There are a number of stereotypes about this. The woman who enforces her will with a rolling pin. The woman who won't tell the guy what he's done wrong, but expects him to know, for example. I know nothing about the validity of the stereotypes, and I doubt that's the sort of thing that leads to most domestic violence, but having never been involved in domestic violence, I don't know what problems lead to it from personal experience. Is it score settling? Naked competition for power within the relationship?
I don't know, but someone must find out.
We'd have to open our minds to a new approach. I would suggest teaching kids conflict resolution, before their patterns are set. You could ask them what they would do in certain circumstances, and what would likely result, and explore alternatives. If 26% of those in all-male relationships are subject to domestic violence, it's clear men need this. If 44% of women in all-female relationships are subject ot domestic violence, women could use it even more.
Part of the problem with the notion of demonic males is that it focused on who was to blame, just as the problem with what Mr. Smith said was its focus on shifting blame. If we shift the focus to how to resolve domestic conflicts without violence, everyone could benefit. After all, most couples of all types manage to avoid violence.
by John MacBeath Watkins
When Amazon sells an ebook published by Hachette, the proceeds are divided as follows: 30% to Amazon, 52.5% to the publisher, and 17.5% to the author. The two companies are now at odds over the fact that Amazon wishes to discount books more heavily.
They have also proposed the authors should get more
-- 35% instead of 17.5%. Only, that wouldn't come out of the Amazon share, it would come out of the publisher's share. So far, the company under attack, Hachette, has had very vocal backing from its authors, who are deprived of part of their income because Amazon is refusing to sell their books. The tactic in suggesting that the publishers give authors a bigger share is an attempt to drive a wedge between authors and their publisher -- let's you and him fight. It's a free lunch for Amazon, which would not dream of giving authors more money out of their share.
And in Germany, Amazon is trying to get a 50% share of the ebook price
My question is, why should Amazon be getting even 30%? The cost of delivering ebooks is minimal, while many of the marketing costs are borne by the publishers.
Suppose you could plug the title of a book into a search engine and pull up a variety of booksellers offering the book at a lower price than Amazon's. The publishers would have greater influence over a large group of independent booksellers than they do over Amazon. They might find themselves paying as little as 15% or even less to such competing sellers.
The reason this hasn't happened is that publishers worry about losing control over the perception of value of their products. What is needed is the agency model -- they wholesale books to an agent who then sells them.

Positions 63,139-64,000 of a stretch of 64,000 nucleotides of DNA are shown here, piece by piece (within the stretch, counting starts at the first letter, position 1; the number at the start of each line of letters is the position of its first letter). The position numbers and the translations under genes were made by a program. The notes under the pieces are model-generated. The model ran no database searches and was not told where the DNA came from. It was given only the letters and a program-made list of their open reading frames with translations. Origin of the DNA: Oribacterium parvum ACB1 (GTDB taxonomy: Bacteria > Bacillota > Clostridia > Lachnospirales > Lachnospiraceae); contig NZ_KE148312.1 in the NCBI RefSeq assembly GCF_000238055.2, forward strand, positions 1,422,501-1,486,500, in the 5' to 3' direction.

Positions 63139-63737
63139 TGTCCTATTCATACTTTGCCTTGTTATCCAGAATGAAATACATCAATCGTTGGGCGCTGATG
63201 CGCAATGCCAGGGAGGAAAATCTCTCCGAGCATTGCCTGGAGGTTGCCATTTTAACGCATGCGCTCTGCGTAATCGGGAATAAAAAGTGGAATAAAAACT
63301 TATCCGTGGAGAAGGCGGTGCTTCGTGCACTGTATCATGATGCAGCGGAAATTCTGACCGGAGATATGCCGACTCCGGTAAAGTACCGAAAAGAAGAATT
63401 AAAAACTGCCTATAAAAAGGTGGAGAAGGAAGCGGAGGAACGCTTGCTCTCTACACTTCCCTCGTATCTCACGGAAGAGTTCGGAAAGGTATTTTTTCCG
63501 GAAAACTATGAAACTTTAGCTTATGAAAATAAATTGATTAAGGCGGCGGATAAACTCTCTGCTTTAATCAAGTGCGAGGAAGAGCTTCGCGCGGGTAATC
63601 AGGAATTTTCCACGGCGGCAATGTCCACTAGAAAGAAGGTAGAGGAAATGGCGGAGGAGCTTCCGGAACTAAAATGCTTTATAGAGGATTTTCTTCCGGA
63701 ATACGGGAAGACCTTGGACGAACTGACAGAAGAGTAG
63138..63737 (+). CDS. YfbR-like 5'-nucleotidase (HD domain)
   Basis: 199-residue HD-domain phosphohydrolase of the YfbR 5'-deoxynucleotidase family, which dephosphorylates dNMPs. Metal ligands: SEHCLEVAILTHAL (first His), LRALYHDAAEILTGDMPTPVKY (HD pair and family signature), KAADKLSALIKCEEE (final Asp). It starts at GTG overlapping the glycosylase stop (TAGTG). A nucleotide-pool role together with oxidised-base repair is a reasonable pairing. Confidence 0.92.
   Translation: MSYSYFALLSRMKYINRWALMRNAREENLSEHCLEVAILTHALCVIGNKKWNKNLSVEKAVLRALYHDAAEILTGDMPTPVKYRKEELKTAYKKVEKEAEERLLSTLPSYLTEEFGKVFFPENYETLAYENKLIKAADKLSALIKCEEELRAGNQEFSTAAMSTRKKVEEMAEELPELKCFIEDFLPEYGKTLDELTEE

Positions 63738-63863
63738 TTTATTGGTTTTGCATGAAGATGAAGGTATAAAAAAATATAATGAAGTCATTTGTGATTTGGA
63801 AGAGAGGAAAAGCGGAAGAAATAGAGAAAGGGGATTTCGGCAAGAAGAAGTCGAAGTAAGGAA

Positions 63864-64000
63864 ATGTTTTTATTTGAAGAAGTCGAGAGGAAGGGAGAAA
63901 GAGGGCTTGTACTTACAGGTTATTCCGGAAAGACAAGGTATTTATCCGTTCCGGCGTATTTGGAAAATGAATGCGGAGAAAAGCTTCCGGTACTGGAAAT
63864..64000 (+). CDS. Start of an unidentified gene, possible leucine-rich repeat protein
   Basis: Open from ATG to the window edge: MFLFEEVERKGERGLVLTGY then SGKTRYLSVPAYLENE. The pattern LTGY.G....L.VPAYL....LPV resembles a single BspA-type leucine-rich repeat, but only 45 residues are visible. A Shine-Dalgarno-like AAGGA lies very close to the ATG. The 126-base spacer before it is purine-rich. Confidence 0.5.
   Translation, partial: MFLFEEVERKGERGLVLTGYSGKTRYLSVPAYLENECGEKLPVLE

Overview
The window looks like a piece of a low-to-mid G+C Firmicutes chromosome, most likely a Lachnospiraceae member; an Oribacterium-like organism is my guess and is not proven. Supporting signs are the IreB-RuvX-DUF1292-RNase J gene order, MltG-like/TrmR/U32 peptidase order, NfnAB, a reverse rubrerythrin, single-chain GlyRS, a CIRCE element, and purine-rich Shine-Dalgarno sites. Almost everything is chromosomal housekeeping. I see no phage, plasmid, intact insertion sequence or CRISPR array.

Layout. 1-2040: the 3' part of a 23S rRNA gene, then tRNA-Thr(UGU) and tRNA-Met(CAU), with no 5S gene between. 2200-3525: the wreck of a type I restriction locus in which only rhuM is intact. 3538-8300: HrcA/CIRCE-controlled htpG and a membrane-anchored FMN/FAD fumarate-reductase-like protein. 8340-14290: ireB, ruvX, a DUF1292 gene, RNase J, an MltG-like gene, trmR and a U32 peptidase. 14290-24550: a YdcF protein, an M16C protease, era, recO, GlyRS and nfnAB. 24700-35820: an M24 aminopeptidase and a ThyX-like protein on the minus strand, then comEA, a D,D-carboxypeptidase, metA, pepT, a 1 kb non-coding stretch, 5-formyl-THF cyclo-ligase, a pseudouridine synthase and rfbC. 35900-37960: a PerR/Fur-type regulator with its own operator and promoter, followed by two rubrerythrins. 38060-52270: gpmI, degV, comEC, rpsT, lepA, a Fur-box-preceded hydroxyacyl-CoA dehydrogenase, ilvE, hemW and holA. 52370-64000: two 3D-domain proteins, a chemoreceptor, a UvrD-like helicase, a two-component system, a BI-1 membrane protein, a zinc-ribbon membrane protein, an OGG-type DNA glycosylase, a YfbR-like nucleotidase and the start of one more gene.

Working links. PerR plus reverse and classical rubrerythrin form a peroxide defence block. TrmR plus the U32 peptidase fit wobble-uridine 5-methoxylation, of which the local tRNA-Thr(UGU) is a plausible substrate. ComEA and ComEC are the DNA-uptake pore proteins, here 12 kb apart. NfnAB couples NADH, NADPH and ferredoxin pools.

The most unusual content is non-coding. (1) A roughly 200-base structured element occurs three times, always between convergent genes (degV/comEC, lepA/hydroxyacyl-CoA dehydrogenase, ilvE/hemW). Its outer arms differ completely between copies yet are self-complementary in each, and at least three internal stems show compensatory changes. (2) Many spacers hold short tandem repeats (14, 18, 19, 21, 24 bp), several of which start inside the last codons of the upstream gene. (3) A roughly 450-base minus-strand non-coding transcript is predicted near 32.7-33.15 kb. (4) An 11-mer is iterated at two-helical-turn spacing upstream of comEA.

Ah, you say, but that has been tried. Not, I answer, in the way that I propose. The publishers tried to ally themselves with Apple and set a higher price than Amazon wanted to charge.
I say they should fully commit to ebooks, and under-price Amazon. They were tripped up by the fact that they colluded with Apple to have high prices. Well, don't collude. Set prices that cover the cost of finding, editing, and promoting the book, plus a reasonable markup, and try to sell a lot of copies. Don't negotiate what margin the seller gets, just sell them the book and let them set the retail price. The company that can keep its overhead low while effectively promoting itself and the books can make money with a lower percentage of the price. With competing companies selling the books, the one who can make money on the smallest margin will have the lowest price.
No doubt a company like Google could build such a marketplace quickly that would be highly automated and have minimal costs. Or maybe someone wearing bunny slippers and working in their basement will find the key. The big problem is overcoming Amazon's marketing muscle, so I would expect either a well-funded startup or a fairly large existing company to take this on.
Amazon has a large and increasing overhead connected with delivering physical objects. A company with lower overhead could charge less for ebooks.
It has now become evident that not everyone wants an ebook. They seem to be best for leisure reading. For absorbing information, print books still have an edge. There is still, therefore, a place for bookstores and experts on the physical delivery of books such as Amazon.
This is not too different from the mass-market paperback revolution of the 1940s and '50s. Suddenly, news agents who had never sold books before were selling paperbacks with lurid covers. More people read more books, and publishers found that what had been a carriage trade became a mass market. The process was very well documented in one of my favorite books, Two-bit culture: the Paperbacking of America.
But even during the paperback revolution, the business was one of distributing books through centralized organizations. Most publishers did not own printing plants, let alone warehouses and trucks to take the books to the many independent bookstores that peppered the land, which meant more middle men were needed. With ebooks, that lack doesn't matter, and in fact, becomes an advantage, because it means lower overhead.
by John MacBeath Watkins
A ricochet zinged off the rock we hid behind.